Elm & Willow House / Architects EAT

© James Coombe

Architects: Architects EAT
Location: Melbourne,
Project Team: Albert Mo, James Coombe, Eid Goh
Structural Engineer: R. Bliem & Associates
Building Surveyor: Building Strategies
Builder: Sargant Construction
Landscaper: Heath Landscape
Project Area: 278 sqm
Project Year: 2007-2009
Construction Year: 2008-2009
Photographs: Earl Carter & James Coombe

This project involves restoration and alteration to the existing Edwardian house, and the demolition and construction at the rear of a new addition. The transparency and openness of the new part is a deliberate counterpoint to the introverted Edwardian house with its dark central corridor. Our intention was to create an “inside is outside is inside” environment, where inside and outside spaces were interchangeable elements. The project evokes a certain reference to the Farnsworth House by Mies van der Rohe, and many courtyard houses in Melbourne by McGlashan and Everist.

floor plan

The two mature Elm and Willow became the constraints to the project. They informed the arrangement of our new addition, and together with passive solar orientation the result is a U-shaped plan enclosing a north-facing courtyard.

© Earl Carter

The structure is suspended over the ground to avoid damaging the critical root zones of the two trees. The concrete floor and roof slabs are meticulously detailed, with significant input from our structural engineer, to appear and feel light, floaty and airy – a dialectic relationship between weight and material. This quality is enhanced by a skeletal structure of “skin and bones”, in which the non load-bearing glass sliding windows become a mere breathing skin between occupants and the outside world.

© Earl Carter

Internal planning strategies were devoted to the spatial hierarchy, through interplay of inner and outer, and sequencing of spaces. The link between the old and new is merged into the layering of spaces where inside and outside become one – the transparency of the borders separating interior and exterior allows the eye to perceive other elements that create the spatial order: fences, trees, stones, woods, clouds and borrowed landscape.

section 01
© Earl Carter

The addition has a passive ventilation system, whereby louver windows promote cross ventilation. The building materials specified are non-toxic and from renewable resources. The concrete structure provides thermal mass to the house with the slabs further insulated to minimise heat loss. All glazing is double-glazed to provide comfort to the interior, and the deciduous trees provide essential shading to the house during summer. Energy and water-saving fittings have been used throughout and rain water is harvested for use in the gardens. A new carport with grid-connect solar power panels is in the design process.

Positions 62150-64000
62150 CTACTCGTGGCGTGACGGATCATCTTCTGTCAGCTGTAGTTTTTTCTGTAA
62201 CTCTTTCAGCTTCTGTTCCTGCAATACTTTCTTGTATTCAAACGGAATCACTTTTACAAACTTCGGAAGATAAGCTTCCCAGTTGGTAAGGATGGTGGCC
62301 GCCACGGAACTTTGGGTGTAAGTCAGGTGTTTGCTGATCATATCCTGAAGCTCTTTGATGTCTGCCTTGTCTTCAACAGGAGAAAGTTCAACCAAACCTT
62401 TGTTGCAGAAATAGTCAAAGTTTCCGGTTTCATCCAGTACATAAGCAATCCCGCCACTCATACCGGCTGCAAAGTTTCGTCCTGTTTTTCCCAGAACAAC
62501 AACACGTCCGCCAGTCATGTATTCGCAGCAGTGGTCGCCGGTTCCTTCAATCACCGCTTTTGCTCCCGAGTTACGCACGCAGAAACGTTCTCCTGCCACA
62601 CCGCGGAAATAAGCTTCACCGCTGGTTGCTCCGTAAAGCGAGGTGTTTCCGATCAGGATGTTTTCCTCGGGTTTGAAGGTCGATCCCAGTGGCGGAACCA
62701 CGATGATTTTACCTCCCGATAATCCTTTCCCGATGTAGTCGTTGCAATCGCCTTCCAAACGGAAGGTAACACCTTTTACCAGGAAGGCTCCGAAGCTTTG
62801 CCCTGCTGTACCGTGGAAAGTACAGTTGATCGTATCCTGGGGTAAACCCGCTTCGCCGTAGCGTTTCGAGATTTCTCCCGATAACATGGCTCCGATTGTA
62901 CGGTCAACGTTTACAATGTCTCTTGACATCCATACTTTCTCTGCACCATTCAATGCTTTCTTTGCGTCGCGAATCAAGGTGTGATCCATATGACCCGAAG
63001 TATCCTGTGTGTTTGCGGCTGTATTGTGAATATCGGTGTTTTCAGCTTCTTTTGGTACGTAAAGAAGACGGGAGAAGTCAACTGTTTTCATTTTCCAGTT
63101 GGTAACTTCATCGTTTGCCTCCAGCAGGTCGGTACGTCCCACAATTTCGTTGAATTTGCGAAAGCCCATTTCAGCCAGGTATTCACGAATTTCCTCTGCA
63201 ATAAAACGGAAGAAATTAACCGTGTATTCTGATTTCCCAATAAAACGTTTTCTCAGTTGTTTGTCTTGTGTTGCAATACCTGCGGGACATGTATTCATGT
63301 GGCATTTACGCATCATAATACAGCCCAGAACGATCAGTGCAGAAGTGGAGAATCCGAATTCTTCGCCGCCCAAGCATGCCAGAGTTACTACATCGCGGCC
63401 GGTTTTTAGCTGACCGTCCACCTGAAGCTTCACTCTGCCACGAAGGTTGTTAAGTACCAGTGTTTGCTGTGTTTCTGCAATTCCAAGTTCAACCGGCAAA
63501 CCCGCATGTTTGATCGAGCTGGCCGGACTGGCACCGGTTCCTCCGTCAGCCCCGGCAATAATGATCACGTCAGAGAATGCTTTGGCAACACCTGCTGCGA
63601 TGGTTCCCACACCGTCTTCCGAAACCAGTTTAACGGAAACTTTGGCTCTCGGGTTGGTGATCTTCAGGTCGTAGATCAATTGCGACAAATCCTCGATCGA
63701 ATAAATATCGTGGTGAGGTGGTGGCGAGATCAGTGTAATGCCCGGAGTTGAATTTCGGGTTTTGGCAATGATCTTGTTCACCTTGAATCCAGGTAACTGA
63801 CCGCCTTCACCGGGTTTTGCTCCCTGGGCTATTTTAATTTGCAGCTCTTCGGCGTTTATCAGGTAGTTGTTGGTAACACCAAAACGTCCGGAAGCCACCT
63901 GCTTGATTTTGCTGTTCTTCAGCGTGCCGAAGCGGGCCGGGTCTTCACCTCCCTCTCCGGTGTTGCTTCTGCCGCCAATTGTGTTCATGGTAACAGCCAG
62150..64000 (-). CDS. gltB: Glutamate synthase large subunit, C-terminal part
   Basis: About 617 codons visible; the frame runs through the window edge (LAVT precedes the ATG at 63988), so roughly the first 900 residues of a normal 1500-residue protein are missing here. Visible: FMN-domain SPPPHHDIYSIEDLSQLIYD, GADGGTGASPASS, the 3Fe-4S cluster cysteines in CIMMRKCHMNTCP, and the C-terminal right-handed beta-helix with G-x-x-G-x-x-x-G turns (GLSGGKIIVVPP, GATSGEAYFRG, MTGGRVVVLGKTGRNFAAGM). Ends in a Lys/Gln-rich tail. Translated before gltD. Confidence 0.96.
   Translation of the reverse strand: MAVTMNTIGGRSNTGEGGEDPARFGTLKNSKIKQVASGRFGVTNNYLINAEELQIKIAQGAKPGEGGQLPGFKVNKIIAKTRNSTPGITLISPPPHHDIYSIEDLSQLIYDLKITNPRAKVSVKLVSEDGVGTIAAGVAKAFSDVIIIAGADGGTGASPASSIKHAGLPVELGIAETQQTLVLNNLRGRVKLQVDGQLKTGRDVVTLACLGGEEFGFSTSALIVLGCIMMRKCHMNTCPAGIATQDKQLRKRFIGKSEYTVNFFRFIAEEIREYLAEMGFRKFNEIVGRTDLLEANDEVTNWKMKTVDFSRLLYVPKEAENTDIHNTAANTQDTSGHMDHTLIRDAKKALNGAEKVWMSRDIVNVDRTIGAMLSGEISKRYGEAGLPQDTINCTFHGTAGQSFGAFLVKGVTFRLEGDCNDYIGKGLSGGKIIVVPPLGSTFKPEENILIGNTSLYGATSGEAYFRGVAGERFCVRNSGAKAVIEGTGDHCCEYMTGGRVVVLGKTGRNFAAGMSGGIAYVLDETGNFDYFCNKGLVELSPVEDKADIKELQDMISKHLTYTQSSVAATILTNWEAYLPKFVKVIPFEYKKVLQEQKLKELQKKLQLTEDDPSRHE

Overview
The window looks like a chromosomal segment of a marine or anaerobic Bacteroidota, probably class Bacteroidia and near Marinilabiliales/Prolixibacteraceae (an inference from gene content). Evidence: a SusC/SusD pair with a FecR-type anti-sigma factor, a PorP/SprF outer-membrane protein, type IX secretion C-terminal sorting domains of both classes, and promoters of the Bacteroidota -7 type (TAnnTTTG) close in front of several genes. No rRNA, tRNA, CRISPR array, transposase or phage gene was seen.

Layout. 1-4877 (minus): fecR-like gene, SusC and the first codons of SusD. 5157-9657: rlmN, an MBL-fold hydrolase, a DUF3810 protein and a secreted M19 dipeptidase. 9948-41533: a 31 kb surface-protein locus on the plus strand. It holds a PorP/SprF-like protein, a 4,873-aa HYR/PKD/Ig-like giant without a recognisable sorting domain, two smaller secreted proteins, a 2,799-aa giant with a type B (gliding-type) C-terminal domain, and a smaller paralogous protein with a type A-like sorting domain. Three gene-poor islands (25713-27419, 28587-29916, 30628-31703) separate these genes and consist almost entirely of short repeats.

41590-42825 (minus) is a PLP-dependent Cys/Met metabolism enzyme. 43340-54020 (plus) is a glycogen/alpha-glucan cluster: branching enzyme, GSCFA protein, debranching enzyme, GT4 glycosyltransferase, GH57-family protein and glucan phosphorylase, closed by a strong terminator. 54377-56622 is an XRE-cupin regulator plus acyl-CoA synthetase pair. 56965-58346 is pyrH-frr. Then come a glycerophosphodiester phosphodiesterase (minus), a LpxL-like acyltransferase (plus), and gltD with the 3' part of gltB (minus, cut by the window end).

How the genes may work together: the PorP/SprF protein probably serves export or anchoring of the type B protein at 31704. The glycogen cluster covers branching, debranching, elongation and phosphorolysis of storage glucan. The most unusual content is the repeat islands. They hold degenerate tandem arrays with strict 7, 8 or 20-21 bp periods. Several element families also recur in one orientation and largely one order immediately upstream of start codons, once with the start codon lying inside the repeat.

© James Coombe

It was a total of 3 years from the first meeting with the clients to the day they moved back into the house, during which the construction took 18 months. The clients found passion in designing their gardens and their first child was also born during construction. It is a house for enjoyment, living amongst the landscape with family, and the appreciation of tranquillity, intimacy and sanctuary – which were all part of the original brief.

Cite: "Elm & Willow House / Architects EAT" 17 Mar 2010. ArchDaily. Accessed 20 Sep 2014. <http://www.archdaily.com/?p=53162>


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      agreed… and what’s the point in doing a Mies, if the floor-to-ceiling glazing opens up to a 6′ tall black fence?!
      Wouldn’t it be nice if the new structure is detached not only from the ground, but also from the old house?

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    the project doesn’t get better by showing tons of photographs from the same thing from all imaginable angles…

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    no isolation needed in australia?

    that concrete roof slab will be radiating heat like even

  3. Thumb up Thumb down 0

    Very nice! Loving the bathroom too.

    Can anyone shed some light on the dining table / chairs shown? – I must find them!

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